Sunday, August 21, 2011

DNA Identification

How do you find out if a sample is contaminated or not?
Find out whose DNA you have.

Every individual has its own genome, but sequencing an entire genome just to ask whose DNA you have is not practical (at least not in 2011).  We can instead just sequence a small region of the genome that is a good representation of the identity of the individual.  The region we choose to sequence must be:
1) present in all individuals
2) different in all individuals

For bacteria, the gene encoding the 16S ribosomal RNA (rRNA) is the most commonly used sequence for bacterial identification.  The 16S rRNA gene has both sequence found in almost all bacteria as well as sequence found only in a single type of bacteria.  These regions are called highly conserved or hypervariable.

For sequence identification, we begin sequencing from the highly conserved region, using DNA primers that match the highly conserved region, and sequence into the hypervariable region.

When we get the 16S ribosomal RNA sequence results back, it is just a DNA sequence -- not human readable.  We can, however, match this sequence to known sequences in a DNA database.  The National Institute of Health maintains such a database ( and the program that does the sequence matching is called BLAST.

Here's an example of a sequence match:

BLAST results

This 442 base pair sequence matches perfectly to Pseudomonas trivialis

Hakone, an area formed by an ancient volcano, now a popular hotspring area!

cable car overlooking Lake Ashi

ancient volcano, Mt. Hakone

sulfurous fumes from Mt. Hakone

sulfur mine at Mt. Hakone

eggs being cooked in hot, sulfurous water

kuro tamago (black egg) after cooking

Wednesday, August 10, 2011


Whole genome amplification is a very powerful technique.  With a really major caveat. 

It's blind.

It will make tons of copies of any DNA available.  Your microbe's DNA, your DNA, your dust mites' DNA, your cat's dinner's DNA.  If even a trace of DNA ends up in your reaction, it gets amplified right along with your sample.  This is called contamination.

The more limiting your sample, the bigger a problem contamination.  So if you're sequencing DNA from ancient humans, you probably only have traces amounts of ancient DNA around and lots of contaminating present day human DNA.

What's the solution to dealing with contamination?  Be really, really, clean.  In fact, use a clean room.

A clean room is a room that is sealed off and is fed filtered air.  Clean rooms are classified by how many of how small particles are let into the room.  The clean room in my lab is class 1000, which means that a maximum of 1000 particles per cubic foot of size greater than 0.5 micrometers are allowed in.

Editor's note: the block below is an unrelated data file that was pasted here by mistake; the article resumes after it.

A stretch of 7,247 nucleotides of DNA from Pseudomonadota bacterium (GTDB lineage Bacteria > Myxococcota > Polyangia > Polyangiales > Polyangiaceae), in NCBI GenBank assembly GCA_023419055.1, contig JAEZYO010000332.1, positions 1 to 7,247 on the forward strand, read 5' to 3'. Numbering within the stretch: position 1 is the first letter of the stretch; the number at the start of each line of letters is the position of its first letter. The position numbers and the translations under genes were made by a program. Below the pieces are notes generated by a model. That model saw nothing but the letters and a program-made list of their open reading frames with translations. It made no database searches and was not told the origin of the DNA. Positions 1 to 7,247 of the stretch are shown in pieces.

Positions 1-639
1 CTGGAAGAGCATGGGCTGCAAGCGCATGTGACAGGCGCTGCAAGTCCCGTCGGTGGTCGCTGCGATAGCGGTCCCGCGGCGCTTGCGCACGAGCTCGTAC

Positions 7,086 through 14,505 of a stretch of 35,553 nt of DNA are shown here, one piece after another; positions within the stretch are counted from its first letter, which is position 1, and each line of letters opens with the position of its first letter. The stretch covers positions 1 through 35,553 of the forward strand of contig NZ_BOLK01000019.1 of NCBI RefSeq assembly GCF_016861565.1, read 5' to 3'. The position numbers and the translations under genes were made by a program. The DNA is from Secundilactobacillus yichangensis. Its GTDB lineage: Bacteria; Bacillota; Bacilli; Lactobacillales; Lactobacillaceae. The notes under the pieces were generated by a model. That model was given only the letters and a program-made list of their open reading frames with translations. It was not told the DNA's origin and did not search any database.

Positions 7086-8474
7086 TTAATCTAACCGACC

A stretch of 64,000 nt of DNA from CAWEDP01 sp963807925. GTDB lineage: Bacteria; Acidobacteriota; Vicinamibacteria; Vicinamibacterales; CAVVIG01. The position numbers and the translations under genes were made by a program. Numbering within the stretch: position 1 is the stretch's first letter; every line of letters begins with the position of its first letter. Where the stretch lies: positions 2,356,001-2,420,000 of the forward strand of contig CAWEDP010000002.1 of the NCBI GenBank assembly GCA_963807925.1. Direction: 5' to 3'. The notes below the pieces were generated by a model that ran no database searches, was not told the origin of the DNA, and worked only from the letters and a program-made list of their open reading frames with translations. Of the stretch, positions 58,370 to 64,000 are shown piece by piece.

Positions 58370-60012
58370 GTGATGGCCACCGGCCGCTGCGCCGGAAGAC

All of this seems reasonable until you consider that a person needs to be able to enter and work in the clean room.  Obviously, a person is constantly shedding hair, skin, and DNA.

To solve this problem, we suit up and then shower down!

All ready for the clean room
Here's the get-up we wear to enter the clean room.  The suit itself is stored in a UV cabinet.  Why UV?  Because UV kills DNA.  Baking everything in UV is an easy way to eliminate contaminating DNA.

After getting all dressed up, you enter the first door to the clean room.  Inside is a small area that showers you with air.  The point is blow away contamination.  Finally, you go through a second door and are finally inside the clean room!

A trip to the old part of Tokyo, Asakusa!

Kaminarimon, Asakusa

Sensō-ji, Asakusa

Sensō-ji, Asakusa


Wednesday, August 3, 2011

To Japan's Past and Science's Future

Last week I attended an evolutionary biology conference in Kyoto.  The conference featured a wide variety of talks including:

-why our genes are encoded by DNA and not RNA
-how genes die
-the origin of mitochondria
-the stinkbug microbiome
-photosynthetic slugs
-the origin of eukaryotes
-the effect of diet and host on the primate microbiome
-horse domestication
-ancient bacterial DNA from teeth
-the effect of host living temperature on the genome
-how centromeres are lost
-the environment of the ancestor of all present life

Before and after the conference, I traveled around two of Japan's previous capitals, Nara and Kyoto.  Nara was the capital of Japan from 710 to 784.  A deer is said to have led a god to find and establish Nara as the capital and so deer are protected animals found all over Nara Park.

Nara Park

Along Nara Park, the largest wooden building in the world with the world's largest bronze statue of Buddha are found.



Kyoto was the capital from 1180-1868.  Kyoto is a city rich in culture, art, and food.  Many of its temples and shrines are world relics and frequently appear in film.

Mt. Daimonji

This character, dai, is one of five sites set afire on August 15th to honor the spirit world.

Fushimi Inari Shrine

Fushimi Inari Shrine is the central shrine to the god Inari in Japan.  This shrine grounds are covered in some thousand red torii gates.  I spent 2 hours walking through torii gates!


Kiyomizu-dera is the temple of "clear water" situated above the trees, overlooking the city.  It is said that if one jumps and survives the 13 meter fall from Kiyomizu-dera, their wish will be granted.

I didn't jump... but I did have my wish granted of experiencing Kyoto kaiseki.

Kikunoi kaiseki first course

Kaiseki is traditional Japanese court cuisine similar to the western tasting menu.  The meal runs about 8 to 14 courses with each course featuring seasonal and exquisite foods presented in elegance and modesty.  A kaiseki experience leaves you filling reborn and heavenly.